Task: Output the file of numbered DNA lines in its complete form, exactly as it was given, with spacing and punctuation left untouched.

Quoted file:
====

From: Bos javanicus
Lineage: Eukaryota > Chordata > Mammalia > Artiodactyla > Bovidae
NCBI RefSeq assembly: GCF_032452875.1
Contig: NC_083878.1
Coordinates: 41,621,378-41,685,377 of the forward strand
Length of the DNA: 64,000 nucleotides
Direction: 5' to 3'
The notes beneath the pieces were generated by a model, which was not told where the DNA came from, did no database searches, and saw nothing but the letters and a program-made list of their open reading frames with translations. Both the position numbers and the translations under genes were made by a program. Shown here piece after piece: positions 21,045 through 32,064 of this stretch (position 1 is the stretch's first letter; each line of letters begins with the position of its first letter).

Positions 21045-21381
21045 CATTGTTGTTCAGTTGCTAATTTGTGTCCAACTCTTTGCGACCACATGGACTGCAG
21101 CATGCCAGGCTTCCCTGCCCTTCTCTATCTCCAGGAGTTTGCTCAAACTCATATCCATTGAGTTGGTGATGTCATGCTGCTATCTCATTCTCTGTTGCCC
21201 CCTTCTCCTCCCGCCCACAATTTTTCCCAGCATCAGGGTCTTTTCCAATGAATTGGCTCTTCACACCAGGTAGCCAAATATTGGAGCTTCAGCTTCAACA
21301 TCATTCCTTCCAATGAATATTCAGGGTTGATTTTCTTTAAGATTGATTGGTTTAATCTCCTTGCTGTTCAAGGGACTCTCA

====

From: Bos javanicus
Lineage: Eukaryota > Chordata > Mammalia > Artiodactyla > Bovidae
NCBI RefSeq assembly: GCF_032452875.1
Contig: NC_083878.1
Coordinates: 41,621,378-41,685,377 of the forward strand
Length of the DNA: 64,000 nucleotides
Direction: 5' to 3'
The notes beneath the pieces were generated by a model, which was not told where the DNA came from, did no database searches, and saw nothing but the letters and a program-made list of their open reading frames with translations. Both the position numbers and the translations under genes were made by a program. Shown here piece after piece: positions 21,045 through 32,064 of this stretch (position 1 is the stretch's first letter; each line of letters begins with the position of its first letter).

Positions 21045-21381
21045 CATTGTTGTTCAGTTGCTAATTTGTGTCCAACTCTTTGCGACCACATGGACTGCAG
21101 CATGCCAGGCTTCCCTGCCCTTCTCTATCTCCAGGAGTTTGCTCAAACTCATATCCATTGAGTTGGTGATGTCATGCTGCTATCTCATTCTCTGTTGCCC
21201 CCTTCTCCTCCCGCCCACAATTTTTCCCAGCATCAGGGTCTTTTCCAATGAATTGGCTCTTCACACCAGGTAGCCAAATATTGGAGCTTCAGCTTCAACA
21301 TCATTCCTTCCAATGAATATTCAGGGTTGATTTTCTTTAAGATTGATTGGTTTAATCTCCTTGCTGTTCAAGGGACTCTCA